Ozawa has just quit as party leader after a fundraising scandal, to try to improve the Democrats' chances in a general election that must be held by October.

"His (Hatoyama) leadership is questioned and the chance of the opposition taking office is limited."

This is why all speeches and messages at yesterday's election day focussed on Hatoyama power and leadership.

Hatoyama, now 62, served as the Democratic Party's leader for three years from 1999, often viewed as being too soft and indecisive.

Political commentators like Hoshi Hiroshi who accurately predicted that Ozawa would resign after the Nishimatsu scandal and the veteran commentator Hayano Toru, both excellent quill pen of Asahi shimbun, told me yesterday at the Okura hotel that they do not underestimate the chance of Hatoyama to become Japan next Prime Minister.

"The cleaner image of the new party leader may help their efforts to convince swing voters to become their supporters".

The Mainichi shimbun has this to say:

"Hatoyama, who relied on the backing of major intraparty factions, was elected just as expected. Hatoyama, who supported Ozawa's leadership as secretary-general, had been aware that he would not win without the backing of Ozawa, and suggested even before the race that he intended to appoint his predecessor to an important post if elected. He also chose not to declare a departure from Ozawa's policy line. Some anti-Ozawa members speculate that the party leadership chose to hold the election only five days after Ozawa's announcement of resignation in a bid to prevent Okada's popularity from growing and ensure Hatoyama's victory. In any case, Hatoyama and Ozawa apparently made up their minds to join hands to win the power struggle."

"Hatoyama's messages remain vague and difficult to understand, as they were in the past. Hatoyama's slogan, "politics full of love," could raise questions about whether politics without love exists. He calls himself "broad-minded Hatoyama," but does it mean he is willing to comply with any request? Politicians' ideals are meaningless unless specific measures are implemented to achieve them. Hatoyama was previously ridiculed as being an alien from outer space because the meaning of his words and behavior was incomprehensible. He should keep in mind that his ability to serve as prime minister is being tested by voters"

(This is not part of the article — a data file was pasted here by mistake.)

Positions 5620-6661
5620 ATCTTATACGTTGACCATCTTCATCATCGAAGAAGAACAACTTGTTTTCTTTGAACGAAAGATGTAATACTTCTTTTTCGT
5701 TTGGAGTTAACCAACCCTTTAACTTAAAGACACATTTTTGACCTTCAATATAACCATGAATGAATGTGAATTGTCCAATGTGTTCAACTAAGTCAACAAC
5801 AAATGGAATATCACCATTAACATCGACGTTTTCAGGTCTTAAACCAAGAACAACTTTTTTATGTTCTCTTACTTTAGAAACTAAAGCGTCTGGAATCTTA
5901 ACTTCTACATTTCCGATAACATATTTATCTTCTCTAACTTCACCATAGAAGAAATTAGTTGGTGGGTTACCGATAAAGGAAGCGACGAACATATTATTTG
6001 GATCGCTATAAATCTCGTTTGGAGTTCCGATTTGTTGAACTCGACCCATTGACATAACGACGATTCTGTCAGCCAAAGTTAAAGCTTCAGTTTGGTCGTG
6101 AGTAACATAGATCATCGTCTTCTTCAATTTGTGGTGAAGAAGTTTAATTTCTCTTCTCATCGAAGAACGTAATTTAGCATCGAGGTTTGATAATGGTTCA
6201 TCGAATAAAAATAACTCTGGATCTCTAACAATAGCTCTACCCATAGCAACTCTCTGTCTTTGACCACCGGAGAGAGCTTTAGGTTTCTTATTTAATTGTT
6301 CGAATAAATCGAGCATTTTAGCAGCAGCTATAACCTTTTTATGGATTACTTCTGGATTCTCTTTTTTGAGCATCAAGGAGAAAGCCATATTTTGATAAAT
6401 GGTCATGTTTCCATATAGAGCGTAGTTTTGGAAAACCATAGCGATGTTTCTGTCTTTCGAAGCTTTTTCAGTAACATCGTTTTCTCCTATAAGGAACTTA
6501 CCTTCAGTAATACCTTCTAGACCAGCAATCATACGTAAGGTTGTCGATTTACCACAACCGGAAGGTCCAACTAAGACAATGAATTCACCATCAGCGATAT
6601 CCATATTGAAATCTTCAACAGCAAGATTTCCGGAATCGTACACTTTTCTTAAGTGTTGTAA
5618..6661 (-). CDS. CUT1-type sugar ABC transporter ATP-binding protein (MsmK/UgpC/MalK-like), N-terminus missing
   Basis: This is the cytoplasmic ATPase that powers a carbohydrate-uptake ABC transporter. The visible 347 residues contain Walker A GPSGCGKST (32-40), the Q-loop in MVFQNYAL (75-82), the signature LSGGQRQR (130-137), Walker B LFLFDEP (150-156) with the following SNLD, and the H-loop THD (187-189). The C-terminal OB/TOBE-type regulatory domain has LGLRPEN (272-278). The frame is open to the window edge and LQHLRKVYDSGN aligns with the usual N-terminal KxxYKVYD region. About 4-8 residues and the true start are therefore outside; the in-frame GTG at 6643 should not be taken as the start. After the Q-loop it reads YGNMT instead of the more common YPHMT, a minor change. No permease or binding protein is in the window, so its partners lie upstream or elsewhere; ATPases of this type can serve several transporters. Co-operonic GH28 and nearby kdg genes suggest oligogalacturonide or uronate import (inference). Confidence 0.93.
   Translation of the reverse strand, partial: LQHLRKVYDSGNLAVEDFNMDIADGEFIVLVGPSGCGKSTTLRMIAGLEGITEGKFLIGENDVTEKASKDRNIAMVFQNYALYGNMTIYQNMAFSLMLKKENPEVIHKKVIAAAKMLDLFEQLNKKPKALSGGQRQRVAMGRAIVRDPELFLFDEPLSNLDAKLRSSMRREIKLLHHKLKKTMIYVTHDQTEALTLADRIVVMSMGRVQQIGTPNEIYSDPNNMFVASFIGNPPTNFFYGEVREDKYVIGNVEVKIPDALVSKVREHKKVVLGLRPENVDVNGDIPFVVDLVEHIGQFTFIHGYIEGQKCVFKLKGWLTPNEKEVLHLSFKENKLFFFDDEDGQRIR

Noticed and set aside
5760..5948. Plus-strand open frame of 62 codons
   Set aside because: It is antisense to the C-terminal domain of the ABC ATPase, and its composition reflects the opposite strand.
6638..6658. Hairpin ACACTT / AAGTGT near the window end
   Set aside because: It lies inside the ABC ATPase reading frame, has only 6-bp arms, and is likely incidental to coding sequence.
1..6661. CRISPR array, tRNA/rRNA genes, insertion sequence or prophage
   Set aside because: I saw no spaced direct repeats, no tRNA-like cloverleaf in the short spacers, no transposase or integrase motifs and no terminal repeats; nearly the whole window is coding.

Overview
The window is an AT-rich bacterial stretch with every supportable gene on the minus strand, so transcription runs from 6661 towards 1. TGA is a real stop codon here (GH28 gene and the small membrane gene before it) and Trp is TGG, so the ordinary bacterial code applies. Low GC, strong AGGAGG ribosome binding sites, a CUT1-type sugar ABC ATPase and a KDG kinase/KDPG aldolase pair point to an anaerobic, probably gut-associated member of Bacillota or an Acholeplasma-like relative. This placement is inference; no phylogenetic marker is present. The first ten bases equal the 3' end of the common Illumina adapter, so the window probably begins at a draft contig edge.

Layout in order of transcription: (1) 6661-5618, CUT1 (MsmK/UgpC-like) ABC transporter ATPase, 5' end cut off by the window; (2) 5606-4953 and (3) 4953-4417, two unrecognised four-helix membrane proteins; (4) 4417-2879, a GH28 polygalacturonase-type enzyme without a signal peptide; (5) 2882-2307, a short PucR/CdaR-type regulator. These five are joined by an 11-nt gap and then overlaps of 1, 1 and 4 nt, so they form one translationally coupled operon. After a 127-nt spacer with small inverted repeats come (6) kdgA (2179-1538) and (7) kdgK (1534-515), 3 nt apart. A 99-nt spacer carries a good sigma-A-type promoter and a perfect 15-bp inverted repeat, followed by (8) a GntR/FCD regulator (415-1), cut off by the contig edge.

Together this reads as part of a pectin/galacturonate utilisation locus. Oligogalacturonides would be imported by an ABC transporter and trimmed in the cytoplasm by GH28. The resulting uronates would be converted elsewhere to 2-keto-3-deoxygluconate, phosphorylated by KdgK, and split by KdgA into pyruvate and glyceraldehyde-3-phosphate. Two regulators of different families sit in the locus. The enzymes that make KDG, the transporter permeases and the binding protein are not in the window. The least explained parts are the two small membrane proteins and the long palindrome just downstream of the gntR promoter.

Other comments in the media:

"Voters are not very worried about letting Mr Hatoyama become prime minister because he originally came from the LDP."

Worried about what? Fear and emergency are abstract concepts to Japanese and to their Constitution.

One thing Hatoyama and Prime Minister Aso have in common: They both are offspring of wealthy former conservative party prime ministers.

Chalmers Johnson has this to say regarding the history of the Hatoyama family, easily compared here nowadays as the "Japanese Kennedy family", outrageous some say. Quotes:

"The underworld boss Yoshio Kodama, who had worked in China during the war, selling opium and supervising the collection and shipment to Japan of industrial metals such as tungsten, titanium and platinum... returned to Japan after the surrender immensely rich. Before going to prison he transferred part of his booty to the conservative politicians Ichiro Hatoyama and Ichiro Kono, who used the proceeds to finance the newly created Liberal Party, precursor of the party that has ruled Japan almost uninterruptedly since 1949. When Kodama was released from prison, also in 1949, he went to work for the CIA and later became the chief agent in Japan for the Lockheed Aircraft Company, bribing and blackmailing politicians to buy the Lockheed F-104 fighter and the L-1011 airbus. With his stolen wealth, underworld ties and history as a supporter of militarism, Kodama became one of the godfathers of pro-American single-party rule in Japan." (From the London Review of Books Tuesday, November 18, 2003)

Unless the influenza AH1N1 becomes the most serious opponent to the political calendar for 2009, the coming Lower House race to choose the next prime minister will be a competition between party leaders' machines talents. Faced to a strong and nervous LDP of prime minister Aso Taro, The DPJ will lose support from voters if it reveals a dual power structure in which Hatoyama leads the party under the thumb of Ozawa Ichiro.

Ozawa Ichiro, the behind-the-scenes maneuver, not only led LDP for years, but also now leads the opposition... Ozawa always was a strong proponent of political reform, and he pointed out Japan's diplomatic disability in international affairs, particularly revealed in the Gulf War in 1990 and in recent second war in Afghanistan and with the Japanese maritime forces in the Indian Ocean. Last year, he stated that only the United States Seventh Fleet should be based in Japan. After becoming the leader of the Democratic Party, Ozawa led the party to its largest victory in history in the upper house election on July 29, 2007.

Aren't the new clothes of Mr. Hatoyama a bit too big for him?

Click on the title to access Ozawa Ichiro's blog